Help for Teens with Divorced Parents

Many teenagers feel they don’t have any contact with their parents, especially if their parents are divorced. When their parents get divorced they usually find another companion, and things start being rough for the kids, who feel they lost their family, the protection they had, the stability of their lives and the importance they had for their parents.

A very tragic situation begins when the divorced parents get married with divorced people that have kids from their first wedding and a real mess of brothers and sisters that don’t feel anything for each other start being part of the teens’ life, besides the mother-in-law and the father-in-law they acquire.

Since divorces as soon as their kids grow up are very common in our days, teenagers with divorced parents are very common everywhere and these numbers tend to increase because in modern times it’s very easy for anyone to get back the freedom they had before marriage (while in the past a divorce was a big adventure against society, which could not accept it) and most people don’t choose the right person when they get married. When they realize they made a big mistake by getting married to this wrong person, they have to wait the kids grow up a little bit at least, so that the children will be able to cope with their divorce.

And as soon as they feel their kids don’t need as much protection and care as they used to before, they don’t think twice-their freedom is the most important thing in the world! They need to have it back, no matter what!

With the divorce, teens have to accept seeing their mother dating another man and their father dating a girlfriend. A horrible competition between the kids and lovers begins. If the teens show their disgust , their parents don’t stop dating their companion; rather, they fight with their children, thinking that they are not trying to understand how they feel. So, instead of being supportive towards their kids, the parents ask for their kid’s support instead, in a matter that they cannot really help them with, because they are the ones that need help in this situation.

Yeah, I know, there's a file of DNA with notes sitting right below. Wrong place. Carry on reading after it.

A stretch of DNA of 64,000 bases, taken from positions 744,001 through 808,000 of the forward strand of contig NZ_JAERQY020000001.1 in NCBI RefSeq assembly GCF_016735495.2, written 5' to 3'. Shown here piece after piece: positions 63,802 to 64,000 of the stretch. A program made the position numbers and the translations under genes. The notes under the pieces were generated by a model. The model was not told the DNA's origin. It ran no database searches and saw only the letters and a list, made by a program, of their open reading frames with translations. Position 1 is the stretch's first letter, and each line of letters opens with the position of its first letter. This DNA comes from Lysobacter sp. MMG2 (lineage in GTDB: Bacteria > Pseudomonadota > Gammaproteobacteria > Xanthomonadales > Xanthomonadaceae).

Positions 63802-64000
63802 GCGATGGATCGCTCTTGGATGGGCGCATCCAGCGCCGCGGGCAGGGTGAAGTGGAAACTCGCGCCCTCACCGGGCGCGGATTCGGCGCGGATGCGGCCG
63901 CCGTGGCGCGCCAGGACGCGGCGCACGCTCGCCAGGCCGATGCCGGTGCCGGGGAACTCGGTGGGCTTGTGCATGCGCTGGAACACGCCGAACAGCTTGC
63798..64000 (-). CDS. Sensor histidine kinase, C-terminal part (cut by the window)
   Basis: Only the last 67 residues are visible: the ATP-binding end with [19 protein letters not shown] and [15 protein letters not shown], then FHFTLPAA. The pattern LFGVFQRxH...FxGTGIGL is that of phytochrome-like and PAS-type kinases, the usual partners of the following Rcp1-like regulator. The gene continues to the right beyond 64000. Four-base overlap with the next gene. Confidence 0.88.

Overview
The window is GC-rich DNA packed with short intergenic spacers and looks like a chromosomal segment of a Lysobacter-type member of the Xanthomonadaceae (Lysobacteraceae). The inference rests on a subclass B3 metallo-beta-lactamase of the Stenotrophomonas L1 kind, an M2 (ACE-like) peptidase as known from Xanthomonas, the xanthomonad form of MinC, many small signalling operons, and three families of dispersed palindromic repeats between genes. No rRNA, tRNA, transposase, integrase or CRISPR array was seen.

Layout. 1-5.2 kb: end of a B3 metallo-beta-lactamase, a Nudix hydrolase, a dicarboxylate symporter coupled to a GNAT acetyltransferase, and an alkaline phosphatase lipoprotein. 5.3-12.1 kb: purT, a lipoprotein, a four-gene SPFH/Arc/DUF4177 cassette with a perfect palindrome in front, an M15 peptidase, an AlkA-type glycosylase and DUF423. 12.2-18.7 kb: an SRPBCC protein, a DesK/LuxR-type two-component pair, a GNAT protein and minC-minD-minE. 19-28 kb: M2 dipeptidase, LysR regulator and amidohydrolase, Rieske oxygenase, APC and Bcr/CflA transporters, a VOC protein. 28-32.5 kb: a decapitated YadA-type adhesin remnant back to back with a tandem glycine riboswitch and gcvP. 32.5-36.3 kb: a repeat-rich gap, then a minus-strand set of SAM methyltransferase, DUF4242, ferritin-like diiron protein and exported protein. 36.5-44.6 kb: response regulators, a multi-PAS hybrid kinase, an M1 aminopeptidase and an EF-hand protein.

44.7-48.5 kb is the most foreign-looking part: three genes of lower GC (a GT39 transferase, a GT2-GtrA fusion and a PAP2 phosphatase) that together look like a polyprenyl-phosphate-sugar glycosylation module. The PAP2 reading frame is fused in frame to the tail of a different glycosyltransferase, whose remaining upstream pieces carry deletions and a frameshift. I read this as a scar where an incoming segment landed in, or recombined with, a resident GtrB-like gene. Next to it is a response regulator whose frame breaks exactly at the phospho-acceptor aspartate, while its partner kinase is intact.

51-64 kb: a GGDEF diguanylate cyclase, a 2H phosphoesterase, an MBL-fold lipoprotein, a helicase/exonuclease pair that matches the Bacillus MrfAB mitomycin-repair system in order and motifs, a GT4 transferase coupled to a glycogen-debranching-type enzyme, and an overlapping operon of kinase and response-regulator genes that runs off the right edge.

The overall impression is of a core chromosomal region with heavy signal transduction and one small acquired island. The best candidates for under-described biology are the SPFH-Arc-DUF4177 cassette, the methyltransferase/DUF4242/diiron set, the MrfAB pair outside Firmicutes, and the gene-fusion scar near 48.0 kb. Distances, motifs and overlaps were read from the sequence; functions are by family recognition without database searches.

A lot of anger, nervousness, and misunderstandings ruin the teens’ life at the time when they are trying to experiment with their own freedom, like birds who finally grew up enough to fly by themselves.

Yet, they have no intention to do anything about the way they feel…

If you are one of them, I can help you with my knowledge. My experience with teenagers is extensive, and I can tell you how you can get rid of your uneasiness.

By interpreting many people’s dreams, I have very clearly seen their world, daily problems, psychic problems, mistakes and fears. So, the first thing I have to tell you is that nobody studies several subjects in order to specifically learn how to be a parent, and most people don’t even qualify for that rule, even though they have many kids and they may seem to be quite “good” parents.

My own parents were always fighting from the first days of my life, and they even made me participate in their discussions, asking me whom I would rather prefer to live with…I always felt that they were immature and I had to be very tolerant with them! I helped them get divorced when I was 14 years old because their lives together were a real disaster. They should never have married in their lives! And my existence was a very big irony that made them insist on living together, while one of them should have lived in the North and the other, in the South. There was no connection! Their personalities were totally different.